June 30, 2013

I’m now a changed woman. I’ve eaten brains.

Not that Liz and I are now spending our free time dancing the Necronomicon (anyone reading this a fan of “Evil Dead: The Musical”?). Yesterday we experienced some serious Moroccan culture at our first baby naming party.

Photo courtesy of Liz: The two of us with the brains.

Photo courtesy of Liz: The two of us with the brains.

Our host uncle and tutor and his wife just had their first baby! A cuter-than-cute little guy, seriously, I have not seen a cuter baby. Anyway, babies are a big deal here in Morocco. Like go out and buy a ram to slaughter for at least 50 or so of your closest friends and relations level of big deal. So that’s what host uncle did.

Photo courtesy of Liz: Me with the ram's head.

Photo courtesy of Liz: Me with the ram’s head.

Photo courtesy of Liz: The ram, split right down the middle.

Photo courtesy of Liz: The ram, split right down the middle.

The baby was born last Saturday and both mom and baby are healthy and aside from everyone being a little stressed out, everything went fine. Since our big market or suq is on Sunday, there wasn’t time to go out and procure a ram for the party. Which lead to a search across the region for an animal, all the way out to a town at the edge of the province, where there were not any rams to be had because there was a festival going on there. Luckily, one of host uncle’s friends had a spare one (I’m still not sure how you come to have a spare ram lying around. It’s not like going to borrow a cup of flour from someone). So somehow they got the ram back to T– (tied up in a car, so I’m told), where it spent the night on our host family’s roof.

The next morning, our host dad, host uncle and a friend slaughtered it. Traditionally, even if the baby’s father doesn’t have training to properly butcher the animal, he slits the throat, and right as the throat is cut proclaims the baby’s name, which is when everything becomes official. Liz and I got there right after the throat cutting when the skin was being taken off.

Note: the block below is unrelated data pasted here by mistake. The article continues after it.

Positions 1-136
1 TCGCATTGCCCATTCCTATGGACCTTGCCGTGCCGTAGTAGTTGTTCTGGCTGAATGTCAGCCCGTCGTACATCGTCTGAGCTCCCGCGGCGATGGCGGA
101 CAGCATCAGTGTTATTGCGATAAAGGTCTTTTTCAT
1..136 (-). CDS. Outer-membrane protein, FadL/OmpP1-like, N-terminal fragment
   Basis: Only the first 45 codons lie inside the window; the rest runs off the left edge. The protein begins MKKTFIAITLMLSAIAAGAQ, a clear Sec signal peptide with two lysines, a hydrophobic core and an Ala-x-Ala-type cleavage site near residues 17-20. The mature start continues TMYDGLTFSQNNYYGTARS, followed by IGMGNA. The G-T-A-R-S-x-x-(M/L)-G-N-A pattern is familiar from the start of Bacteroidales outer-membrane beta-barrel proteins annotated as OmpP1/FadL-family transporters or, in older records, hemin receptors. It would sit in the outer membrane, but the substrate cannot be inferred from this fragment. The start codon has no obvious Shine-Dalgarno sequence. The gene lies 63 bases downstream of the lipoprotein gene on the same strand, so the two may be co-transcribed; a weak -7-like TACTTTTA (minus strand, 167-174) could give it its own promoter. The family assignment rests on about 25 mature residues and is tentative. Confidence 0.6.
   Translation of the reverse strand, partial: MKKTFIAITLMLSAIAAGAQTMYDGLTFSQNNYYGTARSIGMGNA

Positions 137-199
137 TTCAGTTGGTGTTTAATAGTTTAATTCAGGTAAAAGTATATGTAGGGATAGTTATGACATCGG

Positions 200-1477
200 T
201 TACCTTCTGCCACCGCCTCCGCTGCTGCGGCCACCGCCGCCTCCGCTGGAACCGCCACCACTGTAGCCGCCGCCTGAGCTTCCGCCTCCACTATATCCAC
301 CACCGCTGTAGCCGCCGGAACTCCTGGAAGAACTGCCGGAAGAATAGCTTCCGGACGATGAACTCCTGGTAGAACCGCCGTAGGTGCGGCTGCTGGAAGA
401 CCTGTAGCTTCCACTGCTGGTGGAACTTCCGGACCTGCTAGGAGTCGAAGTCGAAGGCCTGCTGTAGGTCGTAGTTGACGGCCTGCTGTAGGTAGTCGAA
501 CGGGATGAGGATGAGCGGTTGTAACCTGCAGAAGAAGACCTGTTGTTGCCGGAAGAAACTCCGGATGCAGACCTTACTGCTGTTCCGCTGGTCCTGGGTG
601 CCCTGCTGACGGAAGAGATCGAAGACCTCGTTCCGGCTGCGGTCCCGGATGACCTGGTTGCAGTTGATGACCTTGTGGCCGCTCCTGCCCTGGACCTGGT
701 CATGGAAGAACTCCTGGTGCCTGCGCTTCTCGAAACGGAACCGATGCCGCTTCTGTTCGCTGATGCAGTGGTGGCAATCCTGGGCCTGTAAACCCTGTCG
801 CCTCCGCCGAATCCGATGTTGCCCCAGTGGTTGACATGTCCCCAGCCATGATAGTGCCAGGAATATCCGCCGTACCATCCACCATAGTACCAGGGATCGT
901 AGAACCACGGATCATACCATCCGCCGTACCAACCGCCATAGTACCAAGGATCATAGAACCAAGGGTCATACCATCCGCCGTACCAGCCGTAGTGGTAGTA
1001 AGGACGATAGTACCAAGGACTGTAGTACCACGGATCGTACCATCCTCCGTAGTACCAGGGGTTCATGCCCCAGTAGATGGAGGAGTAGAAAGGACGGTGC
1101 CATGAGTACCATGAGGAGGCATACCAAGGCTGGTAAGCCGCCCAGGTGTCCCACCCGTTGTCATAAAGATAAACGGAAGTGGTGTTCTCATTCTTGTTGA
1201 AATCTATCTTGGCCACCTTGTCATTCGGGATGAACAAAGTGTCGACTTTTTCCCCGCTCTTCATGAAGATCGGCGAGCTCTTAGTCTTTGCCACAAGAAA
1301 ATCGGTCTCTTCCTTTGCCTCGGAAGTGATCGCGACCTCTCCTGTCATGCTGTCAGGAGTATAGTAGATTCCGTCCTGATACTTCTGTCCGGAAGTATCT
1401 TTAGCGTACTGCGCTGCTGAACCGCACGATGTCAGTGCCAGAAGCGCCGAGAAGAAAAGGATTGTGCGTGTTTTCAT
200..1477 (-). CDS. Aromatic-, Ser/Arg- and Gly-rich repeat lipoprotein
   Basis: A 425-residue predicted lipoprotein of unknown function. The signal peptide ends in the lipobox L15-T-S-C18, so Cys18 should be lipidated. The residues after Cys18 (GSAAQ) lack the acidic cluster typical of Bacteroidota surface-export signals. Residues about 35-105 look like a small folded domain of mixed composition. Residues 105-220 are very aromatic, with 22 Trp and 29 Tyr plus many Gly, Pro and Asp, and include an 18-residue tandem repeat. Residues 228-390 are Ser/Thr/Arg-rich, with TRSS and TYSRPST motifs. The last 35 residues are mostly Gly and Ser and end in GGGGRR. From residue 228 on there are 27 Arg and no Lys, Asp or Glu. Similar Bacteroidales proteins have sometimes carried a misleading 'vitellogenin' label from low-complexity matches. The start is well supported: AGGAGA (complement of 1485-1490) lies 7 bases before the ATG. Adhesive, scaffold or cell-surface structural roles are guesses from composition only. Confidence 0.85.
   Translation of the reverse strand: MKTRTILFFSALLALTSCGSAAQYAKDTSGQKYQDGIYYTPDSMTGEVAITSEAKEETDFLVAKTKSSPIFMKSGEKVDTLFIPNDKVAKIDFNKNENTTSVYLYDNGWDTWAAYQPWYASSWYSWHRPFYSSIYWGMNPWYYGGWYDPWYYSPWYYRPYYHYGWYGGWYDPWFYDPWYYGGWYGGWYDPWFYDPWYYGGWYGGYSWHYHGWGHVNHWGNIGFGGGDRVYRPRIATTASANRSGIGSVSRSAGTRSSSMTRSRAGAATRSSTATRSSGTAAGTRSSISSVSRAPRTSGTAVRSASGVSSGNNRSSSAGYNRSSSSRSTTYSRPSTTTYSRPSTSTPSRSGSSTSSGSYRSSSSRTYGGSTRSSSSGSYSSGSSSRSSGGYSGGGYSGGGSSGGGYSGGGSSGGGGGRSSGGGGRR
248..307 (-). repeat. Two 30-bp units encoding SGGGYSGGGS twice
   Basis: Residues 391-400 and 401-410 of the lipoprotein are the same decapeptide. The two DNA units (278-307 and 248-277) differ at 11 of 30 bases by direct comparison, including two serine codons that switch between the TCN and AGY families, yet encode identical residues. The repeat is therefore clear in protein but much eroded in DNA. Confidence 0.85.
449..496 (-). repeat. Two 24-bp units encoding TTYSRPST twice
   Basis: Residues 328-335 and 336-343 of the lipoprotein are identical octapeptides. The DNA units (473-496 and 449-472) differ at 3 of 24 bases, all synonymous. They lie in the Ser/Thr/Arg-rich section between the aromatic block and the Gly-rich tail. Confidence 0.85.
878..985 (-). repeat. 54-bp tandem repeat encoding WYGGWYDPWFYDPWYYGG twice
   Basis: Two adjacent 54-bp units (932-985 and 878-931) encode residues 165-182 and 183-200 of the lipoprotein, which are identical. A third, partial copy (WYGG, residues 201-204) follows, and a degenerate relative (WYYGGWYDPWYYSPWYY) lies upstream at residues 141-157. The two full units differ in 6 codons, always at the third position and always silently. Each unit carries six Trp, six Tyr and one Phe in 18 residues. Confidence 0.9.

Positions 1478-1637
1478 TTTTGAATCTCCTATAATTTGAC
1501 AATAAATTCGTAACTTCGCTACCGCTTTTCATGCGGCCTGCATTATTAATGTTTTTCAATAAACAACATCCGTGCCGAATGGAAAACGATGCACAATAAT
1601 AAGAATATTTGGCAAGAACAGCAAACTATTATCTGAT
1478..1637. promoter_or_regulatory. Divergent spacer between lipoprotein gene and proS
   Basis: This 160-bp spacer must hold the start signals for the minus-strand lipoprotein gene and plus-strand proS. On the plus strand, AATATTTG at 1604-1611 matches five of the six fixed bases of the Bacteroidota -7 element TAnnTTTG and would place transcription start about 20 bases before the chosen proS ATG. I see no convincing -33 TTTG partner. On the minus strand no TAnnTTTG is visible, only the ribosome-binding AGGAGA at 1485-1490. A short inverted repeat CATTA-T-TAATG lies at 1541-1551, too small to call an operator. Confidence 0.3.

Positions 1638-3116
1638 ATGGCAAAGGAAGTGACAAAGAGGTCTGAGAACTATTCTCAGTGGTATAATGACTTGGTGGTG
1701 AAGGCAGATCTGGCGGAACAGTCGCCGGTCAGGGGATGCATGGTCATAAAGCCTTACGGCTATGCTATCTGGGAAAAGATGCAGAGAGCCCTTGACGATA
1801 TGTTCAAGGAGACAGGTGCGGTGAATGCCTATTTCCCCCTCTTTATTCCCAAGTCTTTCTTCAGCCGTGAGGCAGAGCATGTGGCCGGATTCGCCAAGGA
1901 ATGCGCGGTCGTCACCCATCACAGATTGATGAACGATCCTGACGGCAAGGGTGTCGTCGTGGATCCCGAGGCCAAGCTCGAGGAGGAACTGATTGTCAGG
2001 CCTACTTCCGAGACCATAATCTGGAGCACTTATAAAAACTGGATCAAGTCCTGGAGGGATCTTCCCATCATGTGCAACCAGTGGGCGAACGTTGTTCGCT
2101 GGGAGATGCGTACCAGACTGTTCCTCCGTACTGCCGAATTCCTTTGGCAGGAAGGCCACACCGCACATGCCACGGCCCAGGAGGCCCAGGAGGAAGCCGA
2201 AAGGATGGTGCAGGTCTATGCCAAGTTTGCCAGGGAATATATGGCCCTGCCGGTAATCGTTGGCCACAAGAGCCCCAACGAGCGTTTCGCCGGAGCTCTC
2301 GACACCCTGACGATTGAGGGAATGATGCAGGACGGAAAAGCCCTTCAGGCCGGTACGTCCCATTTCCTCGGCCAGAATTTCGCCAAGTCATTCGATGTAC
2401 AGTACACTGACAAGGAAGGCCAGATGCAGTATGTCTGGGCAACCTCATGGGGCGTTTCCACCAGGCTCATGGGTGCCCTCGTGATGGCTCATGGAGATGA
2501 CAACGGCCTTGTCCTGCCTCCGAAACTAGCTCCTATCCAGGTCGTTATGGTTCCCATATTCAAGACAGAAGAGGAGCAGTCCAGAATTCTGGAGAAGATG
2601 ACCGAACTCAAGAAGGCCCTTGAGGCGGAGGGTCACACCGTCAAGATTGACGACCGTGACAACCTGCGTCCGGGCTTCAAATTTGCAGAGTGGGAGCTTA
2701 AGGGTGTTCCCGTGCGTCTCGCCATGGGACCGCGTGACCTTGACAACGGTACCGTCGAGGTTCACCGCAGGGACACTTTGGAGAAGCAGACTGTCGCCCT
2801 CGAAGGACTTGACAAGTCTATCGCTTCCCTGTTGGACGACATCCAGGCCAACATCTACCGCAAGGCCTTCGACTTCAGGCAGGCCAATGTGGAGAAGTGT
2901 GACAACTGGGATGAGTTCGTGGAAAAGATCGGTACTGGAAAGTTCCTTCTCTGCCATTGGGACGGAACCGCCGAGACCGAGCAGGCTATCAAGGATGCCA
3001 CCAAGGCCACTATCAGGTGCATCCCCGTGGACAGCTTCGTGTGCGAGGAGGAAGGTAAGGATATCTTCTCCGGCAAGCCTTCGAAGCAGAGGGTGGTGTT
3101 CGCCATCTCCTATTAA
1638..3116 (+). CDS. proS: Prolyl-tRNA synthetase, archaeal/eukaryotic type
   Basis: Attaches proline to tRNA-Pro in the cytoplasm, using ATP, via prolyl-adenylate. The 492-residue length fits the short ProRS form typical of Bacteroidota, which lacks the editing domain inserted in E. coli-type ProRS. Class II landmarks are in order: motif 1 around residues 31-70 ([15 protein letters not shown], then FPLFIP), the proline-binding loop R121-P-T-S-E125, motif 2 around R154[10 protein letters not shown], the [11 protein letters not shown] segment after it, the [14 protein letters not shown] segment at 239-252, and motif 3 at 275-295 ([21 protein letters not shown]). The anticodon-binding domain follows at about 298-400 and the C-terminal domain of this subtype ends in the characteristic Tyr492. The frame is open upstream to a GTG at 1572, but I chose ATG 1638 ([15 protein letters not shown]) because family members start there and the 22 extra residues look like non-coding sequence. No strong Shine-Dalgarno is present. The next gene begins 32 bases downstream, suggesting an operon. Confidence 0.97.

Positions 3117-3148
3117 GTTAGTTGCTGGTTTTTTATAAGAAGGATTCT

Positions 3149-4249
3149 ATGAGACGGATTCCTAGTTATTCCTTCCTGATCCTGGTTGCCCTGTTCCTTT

Oddly enough, besides a cleaver and a couple really sharp knives, one of the essential tools for butchering is a bike pump, which is used for everything from blowing air between the muscle and skin to get the skin to come off to cleaning out the digestive track.

Photo courtesy of Liz: A bike pump and some cleavers. Essential ram slaughter tools.

Photo courtesy of Liz: A bike pump and some cleavers. Essential ram slaughter tools.

So first the skin comes off, then the whole thing is hung up from a hook and the stomach is cut open to remove all the internal organs. Everything gets used, from the intestines to the stomach to the lungs to the brain. Each time an organ is removed, it is washed and set aside to be used in whatever dish it gets used in. Sheep poop is green, by the way. And there’s a lot of it.

Once all the organs are removed, the carcass is cut in half and left hanging, wrapped in mesh, to dry for the night.

Wrapped and drying.